The Apostle’s Creed can help us unpack the profound act of worship in reverently uttering the name of Jesus
Movie enthusiasts will immediately think of the classic 1941 film Citizen Kane. A two-syllable word recapitulates the entire drama and renews speculation—whether it refers to unrequited love, innocence lost, or happiness abandoned. Indeed, our vocabulary is not only laden with meaning, but laden with historical and experiential references.
Individual names embody the most powerful of appeals. Dale Carnegie—author of How to Win Friends and Influence People—insists: “Remember that a person’s name is, to that person, the sweetest and most important sound in any language.”
The reverent declaration of the name of Jesus is a profound and beautiful act of worship. The name Jesus derives from Hebrew and means “to deliver; to rescue” or “savior.” It encompasses the unity of God and man and history and eternity. The name of Jesus attaches a personal identification to the prophecy of Isaiah: “Behold, a young woman [or virgin] shall conceive and bear a son, and shall call his name Immanuel” (7:14). Jesus of Nazareth is forever “God with us.”
The Gospels, Church teaching, and the Apostle’s Creed unpack the unique meaning of the name of Jesus. “And the Word became flesh and dwelt among us, full of grace and truth; we have beheld his glory, glory as of the only Son from the Father” (John 1:14). Jesus is the Word, the Second Person of the blessed Trinity, true God and true man, who assumed human nature.
I believe in God, the Father Almighty,
Creator of heaven and earth;
and Jesus Christ, his only Son, our Lord,
who was conceived by the Holy Spirit,
born of the Virgin Mary.
The name of Jesus represents his saving mission. “For I have come down from heaven, not to do my own will, but the will of him who sent me” (John 6:38). Jesus, the Word made flesh, fulfills another prophecy of Isaiah: “So shall my word be that goes forth from my mouth; it shall not return to me empty, but it shall accomplish that which I purpose, and prosper in the thing for which I sent it” (55:11). In fulfillment of the Father’s will:
He suffered under Pontius Pilate,
was crucified, died, and was buried;
he descended into hell;
on the third day, he rose again from the dead;
he ascended into heaven,
and is seated at the right hand of God the Father almighty;
from thence he will come to judge the living and the dead.
With his mission accomplished after the cross, the Resurrection, and the Ascension, the Word is not distant and isolated from us. He remains Immanuel. He sends the Holy Spirit upon us and fulfills His promise that “it is the spirit that gives life . . . the words that I have spoken to you are spirit and life” (John 6:63) His Spirit purifies us our contrite hearts of sin and incorporates us into his mystical body, the Church, by baptism, and we are united to his mystical body in grace:
I believe in the Holy Spirit,
the holy Catholic Church,
the communion of saints,
the forgiveness of sins.
Not only does the Mass re-present the drama of the cross and the Resurrection, but the sacred liturgy also mysteriously re-enacts the Incarnation. The Liturgy of the Word is the voice of Jesus and reveals our history and destiny. The Prayers of the Faithful challenge us to invoke his name in faith, but only to glorify the Father: “Whatever you ask in my name, I will do it, that the Father may be glorified in the Son; if you ask anything in my name, I will do it” (John 14:13-14).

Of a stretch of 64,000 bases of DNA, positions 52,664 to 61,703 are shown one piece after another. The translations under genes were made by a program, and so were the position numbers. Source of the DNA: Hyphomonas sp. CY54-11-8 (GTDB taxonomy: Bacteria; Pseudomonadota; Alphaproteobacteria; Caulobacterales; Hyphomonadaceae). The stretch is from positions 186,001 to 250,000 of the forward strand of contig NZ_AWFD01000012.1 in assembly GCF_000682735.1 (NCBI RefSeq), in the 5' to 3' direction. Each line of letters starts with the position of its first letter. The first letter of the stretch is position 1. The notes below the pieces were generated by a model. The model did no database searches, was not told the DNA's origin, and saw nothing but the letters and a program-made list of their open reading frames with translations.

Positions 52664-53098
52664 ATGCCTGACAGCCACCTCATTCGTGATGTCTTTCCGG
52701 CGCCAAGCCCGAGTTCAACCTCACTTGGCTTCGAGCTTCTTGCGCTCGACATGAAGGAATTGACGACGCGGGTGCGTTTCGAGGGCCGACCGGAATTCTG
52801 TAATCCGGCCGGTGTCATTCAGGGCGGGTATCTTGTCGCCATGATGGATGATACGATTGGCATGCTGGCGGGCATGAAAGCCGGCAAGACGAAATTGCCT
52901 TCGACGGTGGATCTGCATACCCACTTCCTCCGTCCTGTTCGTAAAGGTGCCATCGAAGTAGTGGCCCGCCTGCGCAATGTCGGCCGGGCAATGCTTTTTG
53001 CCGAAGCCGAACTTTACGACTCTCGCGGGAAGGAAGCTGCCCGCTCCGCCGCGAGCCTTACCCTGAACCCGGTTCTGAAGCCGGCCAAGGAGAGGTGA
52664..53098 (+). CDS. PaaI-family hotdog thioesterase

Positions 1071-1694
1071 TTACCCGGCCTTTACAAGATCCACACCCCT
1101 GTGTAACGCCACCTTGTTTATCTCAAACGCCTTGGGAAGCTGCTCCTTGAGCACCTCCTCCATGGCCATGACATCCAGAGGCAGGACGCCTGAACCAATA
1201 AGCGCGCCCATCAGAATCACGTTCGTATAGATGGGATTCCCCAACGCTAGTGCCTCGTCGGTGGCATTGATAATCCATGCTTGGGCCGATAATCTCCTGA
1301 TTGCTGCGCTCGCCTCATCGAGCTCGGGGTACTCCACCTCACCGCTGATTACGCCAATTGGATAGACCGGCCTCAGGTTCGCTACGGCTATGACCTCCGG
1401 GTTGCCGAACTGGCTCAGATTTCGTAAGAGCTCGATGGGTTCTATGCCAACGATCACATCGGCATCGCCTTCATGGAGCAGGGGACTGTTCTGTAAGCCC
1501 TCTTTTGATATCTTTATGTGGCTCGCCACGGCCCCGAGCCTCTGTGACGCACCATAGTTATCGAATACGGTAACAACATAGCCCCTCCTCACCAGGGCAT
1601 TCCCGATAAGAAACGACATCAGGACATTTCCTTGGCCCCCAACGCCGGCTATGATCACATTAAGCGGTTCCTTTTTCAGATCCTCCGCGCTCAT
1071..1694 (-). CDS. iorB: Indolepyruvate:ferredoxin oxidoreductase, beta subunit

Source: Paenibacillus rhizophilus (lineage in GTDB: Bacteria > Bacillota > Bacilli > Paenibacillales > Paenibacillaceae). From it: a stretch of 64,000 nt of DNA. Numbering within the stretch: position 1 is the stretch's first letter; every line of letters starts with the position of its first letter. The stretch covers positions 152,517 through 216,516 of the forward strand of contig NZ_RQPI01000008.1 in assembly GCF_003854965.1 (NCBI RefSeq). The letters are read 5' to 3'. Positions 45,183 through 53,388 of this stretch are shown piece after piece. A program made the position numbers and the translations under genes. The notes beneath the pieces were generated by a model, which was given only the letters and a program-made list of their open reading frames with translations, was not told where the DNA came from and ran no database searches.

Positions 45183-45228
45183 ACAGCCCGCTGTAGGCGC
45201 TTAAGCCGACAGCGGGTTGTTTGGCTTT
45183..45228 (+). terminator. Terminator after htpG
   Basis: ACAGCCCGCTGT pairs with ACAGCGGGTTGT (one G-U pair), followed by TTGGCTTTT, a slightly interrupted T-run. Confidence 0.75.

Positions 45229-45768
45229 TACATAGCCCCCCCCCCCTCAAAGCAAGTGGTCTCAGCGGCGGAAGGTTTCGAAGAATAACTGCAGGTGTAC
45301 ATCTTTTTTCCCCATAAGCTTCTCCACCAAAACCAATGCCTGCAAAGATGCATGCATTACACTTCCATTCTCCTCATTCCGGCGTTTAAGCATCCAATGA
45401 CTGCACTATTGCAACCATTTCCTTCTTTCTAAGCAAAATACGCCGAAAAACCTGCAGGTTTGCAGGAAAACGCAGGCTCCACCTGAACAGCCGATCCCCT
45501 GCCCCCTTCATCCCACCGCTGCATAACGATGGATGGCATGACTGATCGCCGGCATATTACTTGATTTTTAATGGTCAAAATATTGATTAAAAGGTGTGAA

The Liturgy of the Eucharist fulfills and completes the Liturgy of the Word and reunites us with the eternal Word in Holy Communion. The priest—who received Jesus’ priesthood at his ordination—shares Jesus’ role as mediator and invokes the Holy Spirit upon the gifts in the epiclesis immediately preceding the consecration of the bread and wine. And the Word again becomes flesh and dwells among us.
Holy Communion—the body, blood, soul, and divinity of Jesus—brings us into personal contact with the living God! “He who eats my flesh and drinks my blood has eternal life, and I will raise him up at the last day” (John 6:54).
In our humanity, grace unites us to the glorified risen body of Christ, and we anticipate heavenly glory: “What no eye has seen, nor ear heard, nor the heart of man conceived, what God has prepared for those who love him” (1 Cor. 2:9).
[I believe in] the resurrection of the body
and life everlasting.
When grace incites us to pronounce the name of Jesus with reverence, we not only worship him, but become his friends. We allow him to share his divine intimacy through his humanity: “No longer do I call you servants, for the servant does not know what his master is doing; but I have called you friends, for all that I have heard from my Father I have made known to you” (John 15:15).
When we say “Jesus” with reverence, we discover the greatness of our humanity. We see the hand of Providence in history. We rejoice in a hopeful vision of the future. The name of Jesus on our lips reconciles us to God and eternity. In his name, our word becomes his word.
No word is more sacred, intimate, and laden with meaning than the holy name of Jesus. “At the name of Jesus, every knee should bow, in heaven and on earth and under the earth” (Phil. 2:10).
This article from Fr. Pokorsky originally appeared on the Catholic Answers website and can be found here.
Father Jerry Pokorsky is a priest of the Diocese of Arlington who has also served as a financial administrator in the Diocese of Lincoln. Trained in business and accounting, he also holds a Master of Divinity and a Master’s in moral theology. Father Pokorsky co-founded both CREDO and Adoremus, two organizations deeply engaged in authentic liturgical renewal. He writes regularly for a number of Catholic websites and magazines. Father Pokorsky also serves as a director and treasurer of Human Life International.